The Web itself is undergoing change, Berners-Lee said, as a result of people's new uses of it. Until recently, the dominant metaphor for the Web was the HTML document or poage. But that's changing as a result of the rise of social Web sites such as FaceBook and mySpace. Today, users have to create at each site a document that lists their friends or contacts or buddies. "But what's important is the friends, not the document or Web page," he said.
Mobile internet standards coupled with the techniques and standards for the "semantic Web" (a framework for machine-to-machine data sharing) will create a kind of individualized information personality that users can carry with them anywhere and express in different contexts based on the available devices, displays and information needs. Book a flight from your home PC, have the essential details stored in your mobile phone, which then can "negotiate" with a large LED screen in an office or a coffee shop to show directions to the airport and a map of the nearest parking garage, for example.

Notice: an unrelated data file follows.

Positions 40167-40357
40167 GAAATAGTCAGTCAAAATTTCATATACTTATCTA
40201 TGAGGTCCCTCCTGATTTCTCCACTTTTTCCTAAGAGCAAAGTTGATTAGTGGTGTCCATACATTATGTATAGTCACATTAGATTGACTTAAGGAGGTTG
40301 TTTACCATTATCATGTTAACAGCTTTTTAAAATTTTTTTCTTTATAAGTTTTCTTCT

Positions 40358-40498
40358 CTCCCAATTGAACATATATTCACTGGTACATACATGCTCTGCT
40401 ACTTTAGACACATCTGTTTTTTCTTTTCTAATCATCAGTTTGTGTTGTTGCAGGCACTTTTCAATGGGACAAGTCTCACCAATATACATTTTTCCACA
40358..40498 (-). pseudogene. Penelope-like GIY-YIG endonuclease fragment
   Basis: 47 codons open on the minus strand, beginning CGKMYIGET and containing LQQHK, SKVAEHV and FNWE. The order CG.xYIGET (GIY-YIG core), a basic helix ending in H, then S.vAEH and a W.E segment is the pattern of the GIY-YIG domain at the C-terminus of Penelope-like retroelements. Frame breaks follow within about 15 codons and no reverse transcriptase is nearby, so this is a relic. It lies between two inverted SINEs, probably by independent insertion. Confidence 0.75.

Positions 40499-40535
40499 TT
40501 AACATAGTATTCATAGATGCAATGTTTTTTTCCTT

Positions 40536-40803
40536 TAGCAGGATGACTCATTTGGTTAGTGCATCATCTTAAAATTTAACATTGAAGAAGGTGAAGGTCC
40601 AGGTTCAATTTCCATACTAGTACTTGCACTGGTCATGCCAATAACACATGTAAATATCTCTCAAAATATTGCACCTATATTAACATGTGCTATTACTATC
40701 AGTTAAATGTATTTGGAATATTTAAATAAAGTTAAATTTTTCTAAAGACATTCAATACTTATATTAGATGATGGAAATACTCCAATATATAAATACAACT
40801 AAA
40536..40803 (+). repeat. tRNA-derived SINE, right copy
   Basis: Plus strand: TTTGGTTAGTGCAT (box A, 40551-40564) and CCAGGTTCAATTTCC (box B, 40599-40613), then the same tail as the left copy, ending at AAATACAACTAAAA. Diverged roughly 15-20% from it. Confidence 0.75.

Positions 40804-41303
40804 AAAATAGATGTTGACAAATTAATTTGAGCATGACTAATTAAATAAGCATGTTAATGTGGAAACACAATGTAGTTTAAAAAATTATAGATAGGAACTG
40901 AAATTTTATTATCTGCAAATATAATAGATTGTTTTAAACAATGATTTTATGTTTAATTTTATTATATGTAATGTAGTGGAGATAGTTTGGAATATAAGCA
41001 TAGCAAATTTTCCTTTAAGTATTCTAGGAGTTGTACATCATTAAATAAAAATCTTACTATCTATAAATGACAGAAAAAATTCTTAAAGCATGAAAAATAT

"People have seen the benefits of open platforms," he said. "They have seen what the open Web is like. There's a huge understanding of its importance."
Network World is an InfoWorld affiliate.